My research vision involves using viruses as tools to understand the nature of molecular immunity and cell biology. Important scientific insights into innate immunity and cell metabolism have been gleaned by studying host proteins involved in HIV replication. Such proteins often have central cellular roles and are therefore relevant for physiological processes and pathogenesis of other diseases, including cancer.
I characterise host-pathogen interactions in retrovirus systems on a molecular and genetic level to further our knowledge of innate immunity and cell biology, and to provide novel therapeutic targets. I am focusing on one established, and one newly described, antiviral protein.
SAMHD1 is an interesting protein to understand the immune system and control of cell cycle. My collaborators and I were the first to show that the it degrades the building blocks of DNA, dNTP (Goldstone et al.) and in doing so prevents retroviral infection of quiescent cells. My work has demonstrated how regulation of its activity occurs (Groom et al. 2015). Others have since shown that SAMHD1 levels affect efficacy of certain cancer drugs (Herold et al. Nat Med 2017). However, little is known about the genetics behind variation in the general population, nor the potential consequences of its manipulation in vivo.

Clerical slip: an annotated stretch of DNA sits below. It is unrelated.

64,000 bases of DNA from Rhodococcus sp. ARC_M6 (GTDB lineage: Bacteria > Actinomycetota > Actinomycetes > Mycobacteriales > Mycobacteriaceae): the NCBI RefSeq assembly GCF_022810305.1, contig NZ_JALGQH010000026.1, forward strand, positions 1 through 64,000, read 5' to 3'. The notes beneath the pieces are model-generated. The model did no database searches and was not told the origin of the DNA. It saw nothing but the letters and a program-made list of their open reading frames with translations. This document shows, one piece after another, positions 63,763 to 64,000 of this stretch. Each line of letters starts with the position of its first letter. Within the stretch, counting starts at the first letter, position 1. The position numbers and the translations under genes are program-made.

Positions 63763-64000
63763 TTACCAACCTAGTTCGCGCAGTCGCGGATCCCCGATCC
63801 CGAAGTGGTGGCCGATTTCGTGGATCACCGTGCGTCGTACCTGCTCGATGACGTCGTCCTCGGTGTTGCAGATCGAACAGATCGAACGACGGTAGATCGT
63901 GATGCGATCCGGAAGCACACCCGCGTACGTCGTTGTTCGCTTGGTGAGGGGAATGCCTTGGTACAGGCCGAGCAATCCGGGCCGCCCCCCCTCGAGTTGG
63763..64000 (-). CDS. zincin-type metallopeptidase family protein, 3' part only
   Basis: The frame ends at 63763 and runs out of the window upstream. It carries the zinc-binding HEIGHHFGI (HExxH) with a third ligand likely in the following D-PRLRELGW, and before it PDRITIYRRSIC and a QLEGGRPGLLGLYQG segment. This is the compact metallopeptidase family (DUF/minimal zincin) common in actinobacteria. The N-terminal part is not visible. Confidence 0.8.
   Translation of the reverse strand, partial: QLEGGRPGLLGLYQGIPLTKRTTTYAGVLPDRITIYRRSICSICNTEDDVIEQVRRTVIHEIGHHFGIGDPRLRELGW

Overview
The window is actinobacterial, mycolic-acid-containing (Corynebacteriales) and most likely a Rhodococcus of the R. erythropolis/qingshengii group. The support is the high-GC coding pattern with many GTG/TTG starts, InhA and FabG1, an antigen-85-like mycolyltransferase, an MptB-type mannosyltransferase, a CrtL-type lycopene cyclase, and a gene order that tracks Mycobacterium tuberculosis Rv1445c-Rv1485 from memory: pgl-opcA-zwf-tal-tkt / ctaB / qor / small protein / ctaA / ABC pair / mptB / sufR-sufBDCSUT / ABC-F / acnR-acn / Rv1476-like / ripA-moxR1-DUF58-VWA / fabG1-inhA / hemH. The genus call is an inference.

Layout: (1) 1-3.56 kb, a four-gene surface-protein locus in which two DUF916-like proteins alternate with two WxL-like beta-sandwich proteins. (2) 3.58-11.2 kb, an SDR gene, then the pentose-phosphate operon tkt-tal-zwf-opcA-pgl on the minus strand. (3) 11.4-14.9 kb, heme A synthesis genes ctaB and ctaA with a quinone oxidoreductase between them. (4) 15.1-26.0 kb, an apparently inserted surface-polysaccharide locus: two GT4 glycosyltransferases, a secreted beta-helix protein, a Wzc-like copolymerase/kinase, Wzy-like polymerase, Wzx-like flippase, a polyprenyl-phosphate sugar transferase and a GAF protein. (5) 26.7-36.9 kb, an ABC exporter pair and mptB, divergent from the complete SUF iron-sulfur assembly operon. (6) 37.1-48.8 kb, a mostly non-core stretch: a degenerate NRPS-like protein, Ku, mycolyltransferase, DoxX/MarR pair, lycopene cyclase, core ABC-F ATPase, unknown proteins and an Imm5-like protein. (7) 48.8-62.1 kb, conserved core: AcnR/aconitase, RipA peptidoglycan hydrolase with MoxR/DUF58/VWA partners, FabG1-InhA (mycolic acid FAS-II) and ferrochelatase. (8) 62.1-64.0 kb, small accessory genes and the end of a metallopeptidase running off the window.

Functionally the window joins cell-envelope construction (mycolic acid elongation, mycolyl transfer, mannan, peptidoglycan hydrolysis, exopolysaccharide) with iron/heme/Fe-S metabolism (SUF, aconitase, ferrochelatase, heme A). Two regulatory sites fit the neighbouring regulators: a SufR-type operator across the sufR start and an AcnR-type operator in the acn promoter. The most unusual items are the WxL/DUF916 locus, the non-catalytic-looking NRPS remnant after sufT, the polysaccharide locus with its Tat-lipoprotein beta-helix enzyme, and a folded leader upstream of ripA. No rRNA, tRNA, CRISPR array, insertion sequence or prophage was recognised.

SAMHD1 and mitochondria
Non-physiological dNTP levels are known to cause mitochondrial pathologies. In my current fellowship I am understanding if manipulating SAMHD1 levels affects mitochondrial function, an important consideration for therapeutic interventions targeting this protein, and for understanding of intracellular metabolism.
Given SAMHD1’s position as a central protein in intracellular metabolism, innate immunity and cell cycle control, I wish to correlate SAMHD1 genotype variation in the general population with SAMHD1 expression and activity. I am currently analysing sequence variants from 12,000 individuals at 20 loci in collaboration with the Cambridge BioResource (CBR). I will characterise the effect of these variants on SAMHD1 expression and activity in vitro and in cells, with implications for the personalised therapeutics.